From Georgetown University Commons Knowledge Base
The WordPress codex describes themes like this:
Fundamentally, the WordPress Theme system is a way to "skin" your weblog. Yet, it is more than just a "skin." Skinning your site implies that only the design is changed. WordPress Themes can provide much more control over the look and presentation of the material on your website.
We offer 60+ blog themes to Commons users. Some of these themes are customized with Georgetown branding. A number of these, like "Georgetown Course Template" and "Hoya," are already set up with courses in mind. The majority of the themes that you'll find in the themes list, however, are basic WordPress themes that offer different levels of customizability. "Atahualpa," for example, allows users to make changes to everything from the font style to header image to blog page setup. Others, like "Chaotic Soul," offer limited customizability, most often taking the form of changeable header images. Others allow no modifications beyond the usual sidebar changes (see widgets for more on sidebar changes).
Changing your blog theme
To change your blog theme, go to your dashboard. Select "appearance," and then "themes." You will see a list of five or more pages of themes from which you can choose. To preview your blog content in a theme, just click on the "preview." You will then have the option to either apply the theme to your blog by clicking "activate" in the upper right or to close out of the preview by clicking the "x" in the upper left. There is no limit to the number of times you can activate a different theme.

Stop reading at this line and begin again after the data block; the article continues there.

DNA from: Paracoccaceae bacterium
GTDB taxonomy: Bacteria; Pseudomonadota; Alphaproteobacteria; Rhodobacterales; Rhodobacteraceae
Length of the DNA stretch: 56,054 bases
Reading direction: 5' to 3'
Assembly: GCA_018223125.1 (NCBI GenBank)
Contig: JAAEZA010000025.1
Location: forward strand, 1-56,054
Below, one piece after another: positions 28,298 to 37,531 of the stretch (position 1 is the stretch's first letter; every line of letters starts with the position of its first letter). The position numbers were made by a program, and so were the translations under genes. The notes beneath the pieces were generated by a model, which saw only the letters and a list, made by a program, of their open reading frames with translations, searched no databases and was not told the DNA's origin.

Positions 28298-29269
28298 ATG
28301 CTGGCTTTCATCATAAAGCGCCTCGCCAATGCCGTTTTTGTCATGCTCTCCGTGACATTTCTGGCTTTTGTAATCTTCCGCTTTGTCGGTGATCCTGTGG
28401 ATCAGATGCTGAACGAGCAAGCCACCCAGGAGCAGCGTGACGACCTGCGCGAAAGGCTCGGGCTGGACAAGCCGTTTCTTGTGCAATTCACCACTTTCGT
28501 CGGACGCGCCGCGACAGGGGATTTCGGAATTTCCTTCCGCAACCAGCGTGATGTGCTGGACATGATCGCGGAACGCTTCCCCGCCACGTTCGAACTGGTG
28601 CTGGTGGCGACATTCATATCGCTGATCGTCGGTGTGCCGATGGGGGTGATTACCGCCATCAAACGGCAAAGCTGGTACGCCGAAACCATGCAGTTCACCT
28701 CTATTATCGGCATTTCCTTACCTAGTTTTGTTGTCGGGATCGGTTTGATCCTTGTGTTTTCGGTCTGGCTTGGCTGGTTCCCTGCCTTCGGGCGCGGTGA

Here are a few things to keep in mind when considering your theme:
- Different blog themes display pages differently. Most of the time, pages will display horizontally somewhere near your blog header. Some of the newer themes will allow you to display sub-pages of pages by hovering over the main page title. Other themes, however, will list together all pages you create, whether they are main-level pages or sub-pages. Keep this in mind if you are planning on creating a number of pages-- it may make your navigation bar (filled with your pages) unwieldy. If you are using a theme that does not automatically display pages, you can add the "pages" widget to your sidebar. (See widgets.)
- You may find that you lose your log-in link when changing your theme-- you will originally have had found it under "site admin," "meta," or "options." To retrieve this widget for your sidebar, go append /wp-admin/ to your blog home page URL, then follow the instructions on the [widgets] page for adding a widget. You'll want to add the "meta" widget.
- While we unfortunately cannot make theme customizations for you, you should consider trying highly customizable blog themes like "Atahualpa."
- With few exceptions, you can make your sidebar display the things you want to have it display. See the widgets page for more information on customizing your sidebar.